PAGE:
If this is not for you, then for sheer silliness, Pride and Prejudice and Zombies (Film 4, 01.30, Sat, 15 Aug) might suffice and enlighten you to some of the attributes of Elizabeth Bennett that you had never previously considered. So, dear reader, I eviscerated him!! If, perhaps, you are looking for more traditional action then David Mamet’s Heist (Sony Movies, 23.25, Thu, 13, Aug) may prove satisfactory. It’s the ‘one last big score’ scenario for Joe Moore (Gene Hackman) with more twists and turns than your average corkscrew, and a lustrous cast (Danny De Vito, Delroy Lindo, Sam Rockwell), but star of the whole show is Mamet’s cracking dialogue. Denzel Washington gives a commanding performance as American Gangster (ITV, 22.45, Fri, 14 Aug) based on a real life story of Frank Lucas, head of a New York drug empire, pursued by a determined narcotics detective, Richie Roberts (Russell Crowe). Ridley Scott makes NY look like, well, several million dollars of somebody’s money. I Saw the Light (Sony Movies, 21.00, Tue, 11 Aug) is the Hank Williams biopic with Tom Hiddleston in the lead role, ably supported by Elizabeth Olsen (Wind River) as his frequently suffering wife. It’s a fairly orthodox tale of rags to riches, alcohol and tuberculosis, becoming the poet laureate of country music, and following his cheating heart, but the performances are very good and the music stands the test of time. Nebraska (Film 4, 01.35, Wed, 12 Aug), however, is an undervalued gem of a movie with Bruce Dern as the grumpy and sozzled old so-and-so who makes the trip from Montana to Nebraska to see his son and collect his lottery winnings that may or may not exist outside his head. This is beautifully balanced and realised by Alexander Payne, a consistently fine film maker who has also made Sideways, Election and The Descendants. For sterner stuff, you might like to try Graduation (Film 4, 00.45, Fri, 14 Aug), by Romanian director, Christian Mungiu, maker of 4 Months, 3 Weeks and 2 Days. Graduation won him best director award at the Cannes Film festival in 2016. When things go seriously wrong for his academically talented daughter, Doctor Aldea finds that his high principles, those that he taught his daughter, become deeply compromised.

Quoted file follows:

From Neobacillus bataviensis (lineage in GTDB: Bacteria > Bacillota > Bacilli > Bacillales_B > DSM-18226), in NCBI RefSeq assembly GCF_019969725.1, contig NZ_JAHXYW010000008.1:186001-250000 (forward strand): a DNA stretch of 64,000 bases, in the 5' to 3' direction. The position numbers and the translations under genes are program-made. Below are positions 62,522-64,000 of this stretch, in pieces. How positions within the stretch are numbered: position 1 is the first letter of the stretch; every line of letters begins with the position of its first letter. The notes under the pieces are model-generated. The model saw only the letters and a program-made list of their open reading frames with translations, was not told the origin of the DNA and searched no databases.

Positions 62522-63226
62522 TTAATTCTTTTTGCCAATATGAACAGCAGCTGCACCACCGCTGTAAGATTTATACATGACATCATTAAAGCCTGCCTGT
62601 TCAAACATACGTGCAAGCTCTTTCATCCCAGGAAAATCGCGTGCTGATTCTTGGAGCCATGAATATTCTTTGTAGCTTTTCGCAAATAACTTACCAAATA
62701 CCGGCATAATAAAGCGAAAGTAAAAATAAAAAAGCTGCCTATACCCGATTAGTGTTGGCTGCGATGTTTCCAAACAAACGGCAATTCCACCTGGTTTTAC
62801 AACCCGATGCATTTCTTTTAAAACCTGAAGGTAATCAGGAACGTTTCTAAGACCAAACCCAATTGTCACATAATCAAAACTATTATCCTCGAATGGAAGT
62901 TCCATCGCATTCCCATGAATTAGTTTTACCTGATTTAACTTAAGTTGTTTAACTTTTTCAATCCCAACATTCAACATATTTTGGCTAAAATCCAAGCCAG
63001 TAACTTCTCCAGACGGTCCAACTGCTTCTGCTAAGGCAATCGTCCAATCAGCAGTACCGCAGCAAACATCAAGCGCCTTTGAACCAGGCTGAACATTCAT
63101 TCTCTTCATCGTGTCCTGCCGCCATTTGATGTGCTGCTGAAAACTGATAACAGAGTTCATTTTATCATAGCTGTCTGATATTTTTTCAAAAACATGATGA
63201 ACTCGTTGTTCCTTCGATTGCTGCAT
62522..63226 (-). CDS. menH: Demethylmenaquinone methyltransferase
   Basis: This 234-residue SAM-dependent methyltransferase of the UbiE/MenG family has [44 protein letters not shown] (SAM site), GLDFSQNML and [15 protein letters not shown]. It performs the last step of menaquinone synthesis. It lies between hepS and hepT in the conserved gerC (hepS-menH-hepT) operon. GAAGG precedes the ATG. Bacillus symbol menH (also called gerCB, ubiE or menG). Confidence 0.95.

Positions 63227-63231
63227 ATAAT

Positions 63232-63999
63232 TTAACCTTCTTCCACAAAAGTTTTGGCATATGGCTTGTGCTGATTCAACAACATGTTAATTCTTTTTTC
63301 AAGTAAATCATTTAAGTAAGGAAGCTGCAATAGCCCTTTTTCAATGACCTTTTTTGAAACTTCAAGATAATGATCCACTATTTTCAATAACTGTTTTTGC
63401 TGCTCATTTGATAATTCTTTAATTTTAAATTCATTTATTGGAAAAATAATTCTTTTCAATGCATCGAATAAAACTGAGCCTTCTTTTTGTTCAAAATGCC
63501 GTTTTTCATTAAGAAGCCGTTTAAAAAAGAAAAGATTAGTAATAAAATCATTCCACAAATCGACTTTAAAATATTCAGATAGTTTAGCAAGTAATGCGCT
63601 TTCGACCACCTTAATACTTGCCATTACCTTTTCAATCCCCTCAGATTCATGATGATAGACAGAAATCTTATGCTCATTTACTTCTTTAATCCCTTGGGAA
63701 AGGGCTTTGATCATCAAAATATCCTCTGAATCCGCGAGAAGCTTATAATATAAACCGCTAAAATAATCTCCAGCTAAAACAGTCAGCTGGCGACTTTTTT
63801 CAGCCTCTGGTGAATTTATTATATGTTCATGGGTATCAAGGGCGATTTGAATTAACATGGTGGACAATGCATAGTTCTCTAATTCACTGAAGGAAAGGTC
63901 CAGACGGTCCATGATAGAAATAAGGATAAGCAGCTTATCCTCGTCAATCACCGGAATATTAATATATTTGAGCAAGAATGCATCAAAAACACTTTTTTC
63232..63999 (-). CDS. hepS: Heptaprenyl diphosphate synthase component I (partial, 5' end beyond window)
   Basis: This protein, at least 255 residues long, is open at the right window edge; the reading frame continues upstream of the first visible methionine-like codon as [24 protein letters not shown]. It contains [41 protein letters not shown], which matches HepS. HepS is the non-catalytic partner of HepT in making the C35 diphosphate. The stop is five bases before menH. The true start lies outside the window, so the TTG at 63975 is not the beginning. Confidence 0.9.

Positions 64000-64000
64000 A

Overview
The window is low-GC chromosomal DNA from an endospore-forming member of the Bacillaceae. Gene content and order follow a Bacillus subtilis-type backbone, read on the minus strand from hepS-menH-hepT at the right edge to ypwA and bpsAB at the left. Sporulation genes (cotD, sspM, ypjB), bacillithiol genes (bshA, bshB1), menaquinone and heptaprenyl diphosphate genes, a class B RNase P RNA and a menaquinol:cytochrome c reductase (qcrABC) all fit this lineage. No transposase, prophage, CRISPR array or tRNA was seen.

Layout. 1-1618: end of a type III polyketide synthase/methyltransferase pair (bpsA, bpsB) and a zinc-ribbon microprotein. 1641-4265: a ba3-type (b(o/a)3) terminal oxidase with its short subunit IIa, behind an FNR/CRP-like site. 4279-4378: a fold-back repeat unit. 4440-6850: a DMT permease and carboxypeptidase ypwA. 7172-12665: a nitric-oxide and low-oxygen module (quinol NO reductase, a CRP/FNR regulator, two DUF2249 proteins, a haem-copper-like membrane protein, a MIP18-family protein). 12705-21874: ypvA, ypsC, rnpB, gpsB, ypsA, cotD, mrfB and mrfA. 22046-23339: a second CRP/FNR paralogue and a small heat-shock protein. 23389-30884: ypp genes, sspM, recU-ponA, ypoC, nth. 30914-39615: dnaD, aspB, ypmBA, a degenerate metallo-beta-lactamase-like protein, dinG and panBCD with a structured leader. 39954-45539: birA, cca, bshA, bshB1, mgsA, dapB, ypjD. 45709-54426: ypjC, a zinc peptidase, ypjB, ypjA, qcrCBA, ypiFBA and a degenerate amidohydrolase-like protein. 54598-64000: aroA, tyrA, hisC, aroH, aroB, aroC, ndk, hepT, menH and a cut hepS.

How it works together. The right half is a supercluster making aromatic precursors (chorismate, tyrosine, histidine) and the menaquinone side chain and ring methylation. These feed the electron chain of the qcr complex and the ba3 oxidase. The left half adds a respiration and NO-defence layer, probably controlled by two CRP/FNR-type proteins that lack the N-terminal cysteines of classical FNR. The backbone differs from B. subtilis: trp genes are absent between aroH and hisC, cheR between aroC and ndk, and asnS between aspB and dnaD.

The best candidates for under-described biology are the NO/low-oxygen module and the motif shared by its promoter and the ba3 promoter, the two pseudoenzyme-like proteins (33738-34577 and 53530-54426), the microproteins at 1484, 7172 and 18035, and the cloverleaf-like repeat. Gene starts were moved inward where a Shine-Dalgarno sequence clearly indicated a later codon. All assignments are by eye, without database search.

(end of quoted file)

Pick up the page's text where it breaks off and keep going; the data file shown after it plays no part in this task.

Classic comedy of the week might very well be The Two Way Stretch (Talking Pictures TV, 19.15, Wed, 12 Aug) in which Peter Sellers, the arch criminal jewel thief, is banged up in chokey, the perfect alibi for him as he slips out and carries out another job. He is ably assisted by Bernard Cribbins, Wilfred Hyde White, Lionel Jeffries and Irene Handl. Watch out for news of StokeScreen Film Club restarting its programme of great films at Coventry & North Warwickshire Sports Club, Binley Road, Coventry. Email stokescreenfilmclub@aol.com; go to Facebook: stokeScreen at CNWSC; log on to www.StokeScreen.uk; keep watching elementarywhatson.com for latest news

Winner!